On Weathertop the heir of Bilbo Baggins is pierced by a weapon of the Enemy and begins to become a wraith. Tolkien first told this story (about Bingo Bolger-Baggins) around autumn 1938. Notes for the story to come set down in Bree do not mention Weathertop. The incident appears to have written itself, and compelled its author to look at the world through the eyes of a wraith. This was a starling vision, the first glimpses of which propelled Tolkien on a path to Lothlórien by way of a lecture on fairy-stories.

Just before this incident, as the party make their way to Weathertop, Trotter (a hobbit) tells that in ancient days Elendil and the Elfking made a strong fort on the top of the hill. This passing  historical observation catapulted the story from the days of myth into the days of legend after Númenor. To begin to understand what this means we must already have understood the myth of the ruin of Númenor – which was the point of composing Apprenticeship, the ebook that sets out the second part of this study of the making of The Lord of the Rings.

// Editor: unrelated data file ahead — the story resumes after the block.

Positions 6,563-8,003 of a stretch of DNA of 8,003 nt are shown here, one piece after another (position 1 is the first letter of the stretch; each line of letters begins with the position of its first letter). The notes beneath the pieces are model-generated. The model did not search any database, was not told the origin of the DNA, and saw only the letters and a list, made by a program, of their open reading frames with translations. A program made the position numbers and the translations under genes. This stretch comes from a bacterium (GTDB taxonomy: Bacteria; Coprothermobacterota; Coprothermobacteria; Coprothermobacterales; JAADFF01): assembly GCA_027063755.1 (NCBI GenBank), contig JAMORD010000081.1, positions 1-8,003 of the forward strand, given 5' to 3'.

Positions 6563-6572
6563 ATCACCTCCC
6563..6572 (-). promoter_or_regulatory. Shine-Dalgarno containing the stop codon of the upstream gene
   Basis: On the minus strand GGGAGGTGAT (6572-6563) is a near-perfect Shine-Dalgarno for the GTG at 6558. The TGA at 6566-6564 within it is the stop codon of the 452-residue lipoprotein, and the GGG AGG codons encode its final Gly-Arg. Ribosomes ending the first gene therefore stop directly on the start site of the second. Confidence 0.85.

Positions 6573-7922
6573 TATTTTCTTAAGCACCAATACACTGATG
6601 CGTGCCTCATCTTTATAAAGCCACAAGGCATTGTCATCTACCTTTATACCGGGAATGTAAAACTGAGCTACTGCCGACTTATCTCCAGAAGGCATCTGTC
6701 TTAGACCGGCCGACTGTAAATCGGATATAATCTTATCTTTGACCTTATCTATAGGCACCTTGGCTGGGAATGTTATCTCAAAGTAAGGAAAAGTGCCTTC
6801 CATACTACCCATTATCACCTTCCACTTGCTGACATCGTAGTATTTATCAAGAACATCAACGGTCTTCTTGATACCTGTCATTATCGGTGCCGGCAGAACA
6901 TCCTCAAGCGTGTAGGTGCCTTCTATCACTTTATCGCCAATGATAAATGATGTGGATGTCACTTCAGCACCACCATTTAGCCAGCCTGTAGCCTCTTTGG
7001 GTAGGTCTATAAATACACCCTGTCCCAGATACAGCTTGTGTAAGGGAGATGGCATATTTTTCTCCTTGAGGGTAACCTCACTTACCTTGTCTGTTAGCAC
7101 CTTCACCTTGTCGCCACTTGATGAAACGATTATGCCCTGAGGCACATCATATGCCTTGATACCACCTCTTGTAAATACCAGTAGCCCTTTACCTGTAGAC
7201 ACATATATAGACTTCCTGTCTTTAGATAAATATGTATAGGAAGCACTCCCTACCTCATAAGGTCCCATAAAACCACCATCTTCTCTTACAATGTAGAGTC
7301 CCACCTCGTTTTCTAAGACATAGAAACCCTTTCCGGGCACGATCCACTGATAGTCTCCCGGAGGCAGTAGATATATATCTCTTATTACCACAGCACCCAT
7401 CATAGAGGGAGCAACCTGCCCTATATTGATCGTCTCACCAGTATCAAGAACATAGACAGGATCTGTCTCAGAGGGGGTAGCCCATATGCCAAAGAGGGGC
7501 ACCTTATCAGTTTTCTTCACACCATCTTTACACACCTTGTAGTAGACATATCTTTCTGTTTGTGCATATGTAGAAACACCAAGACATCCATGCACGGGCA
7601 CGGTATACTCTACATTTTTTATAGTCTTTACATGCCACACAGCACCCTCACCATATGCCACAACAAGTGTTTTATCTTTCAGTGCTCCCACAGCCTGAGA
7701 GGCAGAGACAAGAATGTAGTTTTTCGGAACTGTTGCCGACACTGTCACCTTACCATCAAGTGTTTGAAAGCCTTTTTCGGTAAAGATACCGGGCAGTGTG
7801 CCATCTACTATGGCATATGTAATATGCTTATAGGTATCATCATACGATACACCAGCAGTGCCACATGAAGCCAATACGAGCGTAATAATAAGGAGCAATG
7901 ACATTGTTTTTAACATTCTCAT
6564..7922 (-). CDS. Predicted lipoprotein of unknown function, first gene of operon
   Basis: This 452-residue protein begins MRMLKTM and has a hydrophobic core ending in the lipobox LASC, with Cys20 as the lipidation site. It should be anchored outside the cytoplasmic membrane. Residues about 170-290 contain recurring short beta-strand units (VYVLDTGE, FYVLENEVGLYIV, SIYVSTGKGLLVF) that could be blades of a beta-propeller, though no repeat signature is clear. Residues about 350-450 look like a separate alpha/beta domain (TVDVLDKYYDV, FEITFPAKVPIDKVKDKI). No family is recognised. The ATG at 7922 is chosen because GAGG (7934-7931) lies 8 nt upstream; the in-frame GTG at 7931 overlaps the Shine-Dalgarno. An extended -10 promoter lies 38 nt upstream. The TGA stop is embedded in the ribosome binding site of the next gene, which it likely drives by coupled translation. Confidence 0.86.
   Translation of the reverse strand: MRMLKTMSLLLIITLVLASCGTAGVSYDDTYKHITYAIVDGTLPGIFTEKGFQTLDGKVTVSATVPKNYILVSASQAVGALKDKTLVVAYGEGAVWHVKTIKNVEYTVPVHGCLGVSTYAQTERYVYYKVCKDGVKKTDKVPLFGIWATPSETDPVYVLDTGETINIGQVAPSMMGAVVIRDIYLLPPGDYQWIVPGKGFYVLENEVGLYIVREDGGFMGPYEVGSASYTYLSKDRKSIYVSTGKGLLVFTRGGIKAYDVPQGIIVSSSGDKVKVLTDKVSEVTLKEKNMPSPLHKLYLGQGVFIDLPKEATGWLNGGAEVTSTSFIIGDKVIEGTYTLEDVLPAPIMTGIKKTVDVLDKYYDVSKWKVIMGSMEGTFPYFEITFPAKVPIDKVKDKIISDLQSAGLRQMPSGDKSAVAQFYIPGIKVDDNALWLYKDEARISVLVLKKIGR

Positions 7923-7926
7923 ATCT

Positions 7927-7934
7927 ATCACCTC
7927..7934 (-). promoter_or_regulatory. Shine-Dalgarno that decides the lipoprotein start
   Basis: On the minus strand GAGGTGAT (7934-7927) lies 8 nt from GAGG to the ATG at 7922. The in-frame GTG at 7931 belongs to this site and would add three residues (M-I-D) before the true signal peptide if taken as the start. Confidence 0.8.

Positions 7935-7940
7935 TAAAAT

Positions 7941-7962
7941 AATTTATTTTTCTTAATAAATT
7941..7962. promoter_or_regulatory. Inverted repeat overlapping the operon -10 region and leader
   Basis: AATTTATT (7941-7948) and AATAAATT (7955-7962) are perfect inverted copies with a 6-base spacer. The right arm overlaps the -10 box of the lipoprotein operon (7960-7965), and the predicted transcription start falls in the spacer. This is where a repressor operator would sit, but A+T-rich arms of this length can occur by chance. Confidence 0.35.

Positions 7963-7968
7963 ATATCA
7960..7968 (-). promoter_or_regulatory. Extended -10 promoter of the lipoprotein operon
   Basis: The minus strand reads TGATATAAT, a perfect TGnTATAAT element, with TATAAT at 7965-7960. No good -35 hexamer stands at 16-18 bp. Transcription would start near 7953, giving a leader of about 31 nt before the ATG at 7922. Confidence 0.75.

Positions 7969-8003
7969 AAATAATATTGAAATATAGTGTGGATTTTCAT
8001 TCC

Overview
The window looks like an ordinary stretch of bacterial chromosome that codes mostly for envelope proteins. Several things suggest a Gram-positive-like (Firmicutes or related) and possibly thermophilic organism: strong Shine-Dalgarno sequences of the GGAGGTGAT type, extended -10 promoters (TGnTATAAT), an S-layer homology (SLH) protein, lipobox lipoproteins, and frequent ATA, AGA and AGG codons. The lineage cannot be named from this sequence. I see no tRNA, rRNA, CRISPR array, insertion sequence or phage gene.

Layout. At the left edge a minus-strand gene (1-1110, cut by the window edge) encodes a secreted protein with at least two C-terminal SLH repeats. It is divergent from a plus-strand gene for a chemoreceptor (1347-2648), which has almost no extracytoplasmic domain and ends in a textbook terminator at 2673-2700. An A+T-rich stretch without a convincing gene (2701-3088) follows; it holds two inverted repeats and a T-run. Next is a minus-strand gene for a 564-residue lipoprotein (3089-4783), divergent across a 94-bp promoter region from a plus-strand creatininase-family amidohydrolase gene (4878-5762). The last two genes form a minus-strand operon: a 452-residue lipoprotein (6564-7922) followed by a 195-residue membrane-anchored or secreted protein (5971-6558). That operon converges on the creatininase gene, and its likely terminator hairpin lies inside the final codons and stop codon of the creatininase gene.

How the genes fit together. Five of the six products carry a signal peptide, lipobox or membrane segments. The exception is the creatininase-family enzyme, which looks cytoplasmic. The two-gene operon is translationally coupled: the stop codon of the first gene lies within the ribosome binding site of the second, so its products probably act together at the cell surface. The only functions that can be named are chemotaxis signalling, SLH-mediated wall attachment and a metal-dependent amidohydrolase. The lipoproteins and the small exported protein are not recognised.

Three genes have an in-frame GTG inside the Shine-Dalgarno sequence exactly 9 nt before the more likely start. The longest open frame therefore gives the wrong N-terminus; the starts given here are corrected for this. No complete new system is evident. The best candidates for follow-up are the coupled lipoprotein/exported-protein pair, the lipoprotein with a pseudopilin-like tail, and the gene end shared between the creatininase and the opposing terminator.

We now have the elements before us to understand how a story that in 1939 was still envisaged as around the same length as The Hobbit became The Lord of the Rings